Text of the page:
10. 10.
    Togashi K, Morikawa K, Kataoka ML, Konishi J (1998) Cervical cancer. J Magn Reson Imaging 8:391–397PubMedCrossRefGoogle Scholar
  11. 11.
    Subak LL, Hricak H, Powell CB, Azizi L, Stern JL (1995) Cervical carcinoma: computed tomography and magnetic resonance imaging for preoperative staging. Obstet Gynecol 86:43–50PubMedCrossRefGoogle Scholar
  12. 12.
    Mayr NA, Tali ET, Yuh WT, Brown BP, Wen BC, Buller RE, Anderson B, Hussey DH (1993) Cervical cancer: application of MR imaging in radiation therapy. Radiology 189:601–608PubMedGoogle Scholar
  13. 13.
    Rose PG, Bundy BN, Watkins EB, Thigpen JT, Deppe G, Maiman MA, Clarke-Pearson DL, Insalaco S (1999) Concurrent cisplatin-based radiotherapy and chemotherapy for locally advanced cervical cancer. N Engl J Med 340:1144–1153PubMedCrossRefGoogle Scholar
  14. 14.
    Amendola MA, Hricak H, Mitchell DG, Snyder B, Chi DS, Long HJ 3rd, Fiorica JV, Gatsonis C (2005) Utilization of diagnostic studies in the pretreatment evaluation of invasive cervical cancer in the United States: results of intergroup protocol ACRIN 6651/GOG 183. J Clin Oncol 23:7454–7459PubMedCrossRefGoogle Scholar
  15. 15.
    Hricak H, Gatsonis C, Chi DS, Amendola MA, Brandt K, Schwartz LH, Koelliker S, Siegelman ES, Brown JJ, McGhee RB Jr, Iyer R, Vitellas KM, Snyder B, Long HJ 3rd, Fiorica JV, Mitchell DG (2005) Role of imaging in pretreatment evaluation of early invasive cervical cancer: results of the intergroup study; American College of Radiology Imaging Network 6651; Gynecologic Oncology Group 183. J Clin Oncol 23:9329–9337PubMedCrossRefGoogle Scholar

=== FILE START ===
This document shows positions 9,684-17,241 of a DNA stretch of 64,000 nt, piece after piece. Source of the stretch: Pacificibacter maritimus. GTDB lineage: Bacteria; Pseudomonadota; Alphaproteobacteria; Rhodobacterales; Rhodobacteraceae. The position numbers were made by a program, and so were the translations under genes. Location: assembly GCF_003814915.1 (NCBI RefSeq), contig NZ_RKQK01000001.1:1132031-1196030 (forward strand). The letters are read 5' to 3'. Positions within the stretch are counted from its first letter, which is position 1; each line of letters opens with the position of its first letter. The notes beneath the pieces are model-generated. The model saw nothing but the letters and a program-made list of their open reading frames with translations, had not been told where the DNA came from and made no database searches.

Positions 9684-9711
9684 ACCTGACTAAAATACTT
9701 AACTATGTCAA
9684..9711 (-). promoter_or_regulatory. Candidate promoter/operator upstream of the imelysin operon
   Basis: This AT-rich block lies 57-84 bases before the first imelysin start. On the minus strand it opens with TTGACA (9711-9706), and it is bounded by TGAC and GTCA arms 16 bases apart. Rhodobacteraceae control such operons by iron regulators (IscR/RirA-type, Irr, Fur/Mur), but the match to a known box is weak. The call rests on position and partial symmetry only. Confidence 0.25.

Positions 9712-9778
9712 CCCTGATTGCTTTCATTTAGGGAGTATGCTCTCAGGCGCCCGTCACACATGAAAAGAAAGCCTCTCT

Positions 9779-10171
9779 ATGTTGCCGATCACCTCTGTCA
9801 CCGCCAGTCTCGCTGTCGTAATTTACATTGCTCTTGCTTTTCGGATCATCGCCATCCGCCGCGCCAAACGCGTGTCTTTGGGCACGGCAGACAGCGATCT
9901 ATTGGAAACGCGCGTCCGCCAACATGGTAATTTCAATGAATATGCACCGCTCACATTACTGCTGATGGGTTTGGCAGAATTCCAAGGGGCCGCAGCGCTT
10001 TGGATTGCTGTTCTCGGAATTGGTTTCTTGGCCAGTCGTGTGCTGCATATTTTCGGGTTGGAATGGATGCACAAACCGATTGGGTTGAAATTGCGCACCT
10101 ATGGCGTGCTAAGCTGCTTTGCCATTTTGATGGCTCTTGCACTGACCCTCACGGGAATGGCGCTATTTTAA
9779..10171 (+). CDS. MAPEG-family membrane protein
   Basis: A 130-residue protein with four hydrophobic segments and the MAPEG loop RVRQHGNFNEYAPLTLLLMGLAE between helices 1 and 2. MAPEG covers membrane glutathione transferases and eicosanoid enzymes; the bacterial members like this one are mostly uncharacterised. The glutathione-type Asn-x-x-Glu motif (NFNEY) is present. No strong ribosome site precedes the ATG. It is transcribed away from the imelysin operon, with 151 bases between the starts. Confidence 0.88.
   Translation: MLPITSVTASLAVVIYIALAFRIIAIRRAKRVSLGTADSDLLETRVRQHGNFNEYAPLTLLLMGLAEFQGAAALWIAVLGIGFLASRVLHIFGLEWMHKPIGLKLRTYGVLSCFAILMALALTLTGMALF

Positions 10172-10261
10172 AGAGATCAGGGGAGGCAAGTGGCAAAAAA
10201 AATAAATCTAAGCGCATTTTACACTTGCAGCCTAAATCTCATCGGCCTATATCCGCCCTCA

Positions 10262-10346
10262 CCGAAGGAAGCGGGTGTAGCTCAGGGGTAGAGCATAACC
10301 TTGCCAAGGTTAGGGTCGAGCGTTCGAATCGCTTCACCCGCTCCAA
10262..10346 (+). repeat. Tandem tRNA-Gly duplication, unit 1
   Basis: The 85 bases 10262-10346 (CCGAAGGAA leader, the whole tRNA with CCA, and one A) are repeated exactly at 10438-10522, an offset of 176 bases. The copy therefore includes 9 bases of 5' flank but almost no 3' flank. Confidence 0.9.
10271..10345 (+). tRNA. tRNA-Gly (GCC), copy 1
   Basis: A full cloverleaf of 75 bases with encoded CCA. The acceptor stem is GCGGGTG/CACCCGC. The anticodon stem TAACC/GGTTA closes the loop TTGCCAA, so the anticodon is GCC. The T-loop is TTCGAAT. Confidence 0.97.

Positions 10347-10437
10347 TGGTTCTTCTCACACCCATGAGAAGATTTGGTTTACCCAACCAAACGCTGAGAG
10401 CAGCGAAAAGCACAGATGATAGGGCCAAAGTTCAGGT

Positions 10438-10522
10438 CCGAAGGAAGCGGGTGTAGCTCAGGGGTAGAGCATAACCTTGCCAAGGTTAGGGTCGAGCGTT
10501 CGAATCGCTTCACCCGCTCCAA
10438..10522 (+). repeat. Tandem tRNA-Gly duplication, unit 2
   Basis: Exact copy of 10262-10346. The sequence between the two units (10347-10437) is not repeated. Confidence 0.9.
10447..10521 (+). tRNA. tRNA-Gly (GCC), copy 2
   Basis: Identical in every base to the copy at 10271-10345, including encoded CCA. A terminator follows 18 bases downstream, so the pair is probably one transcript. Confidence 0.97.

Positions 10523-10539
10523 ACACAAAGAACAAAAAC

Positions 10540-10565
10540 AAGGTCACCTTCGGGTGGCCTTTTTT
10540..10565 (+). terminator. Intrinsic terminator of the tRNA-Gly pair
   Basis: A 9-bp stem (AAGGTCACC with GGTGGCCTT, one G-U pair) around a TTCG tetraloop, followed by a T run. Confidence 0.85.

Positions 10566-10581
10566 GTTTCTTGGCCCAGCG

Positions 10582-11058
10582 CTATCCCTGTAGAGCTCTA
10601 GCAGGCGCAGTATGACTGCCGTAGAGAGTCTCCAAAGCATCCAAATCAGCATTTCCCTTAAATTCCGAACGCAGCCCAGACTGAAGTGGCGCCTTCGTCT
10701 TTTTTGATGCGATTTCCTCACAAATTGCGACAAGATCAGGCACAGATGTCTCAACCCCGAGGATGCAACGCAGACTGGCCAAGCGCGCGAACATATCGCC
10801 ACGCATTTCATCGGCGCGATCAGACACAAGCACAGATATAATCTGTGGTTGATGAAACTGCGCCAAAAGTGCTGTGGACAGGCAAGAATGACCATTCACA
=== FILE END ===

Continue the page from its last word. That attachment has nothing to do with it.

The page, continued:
16. 16.
    Togashi K, Nishimura K, Itoh K, Fujisawa I, Asato R, Nakano Y, Itoh H, Torizuka K, Ozasa H, Mori T (1986) Uterine cervical cancer: assessment with high-field MR imaging. Radiology 160:431–435PubMedGoogle Scholar
  17. 17.
    Hricak H, Lacey CG, Sandles LG, Chang YC, Winkler ML, Stern JL (1988) Invasive cervical carcinoma: comparison of MR imaging and surgical findings. Radiology 166:623–631PubMedGoogle Scholar
  18. 18.
    Togashi K, Nishimura K, Sagoh T, Minami S, Noma S, Fujisawa I, Nakano Y, Konishi J, Ozasa H, Konishi I et al (1989) Carcinoma of the cervix: staging with MR imaging. Radiology 171:245–251PubMedGoogle Scholar
  19. 19.
    Lien HH, Blomlie V, Kjorstad K, Abeler V, Kaalhus O (1991) Clinical stage I carcinoma of the cervix: value of MR imaging in determining degree of invasiveness. AJR Am J Roentgenol 156:1191–1194PubMedGoogle Scholar
  20. 20.
    Sironi S, Belloni C, Taccagni GL, DelMaschio A (1991) Carcinoma of the cervix: value of MR imaging in detecting parametrial involvement. AJR Am J Roentgenol 156:753–756PubMedGoogle Scholar
  21. 21.
    Fujiwara K, Yoden E, Asakawa T, Shimizu M, Hirokawa M, Mikami Y, Oda T, Joja I, Imajo Y, Kohno I (2000) Negative MRI findings with invasive cervical biopsy may indicate stage IA cervical carcinoma. Gynecol Oncol 79:451–456PubMedCrossRefGoogle Scholar
  22. 22.
    Fujiwara K, Yoden E, Asakawa T, Shimizu M, Hirokawa M, Oda T, Joja I, Imajo Y, Kohno I (2000) Role of magnetic resonance imaging (MRI) in early cervical cancer. Gan To Kagaku Ryoho 27(Suppl 2):576–81PubMedGoogle Scholar
  23. 23.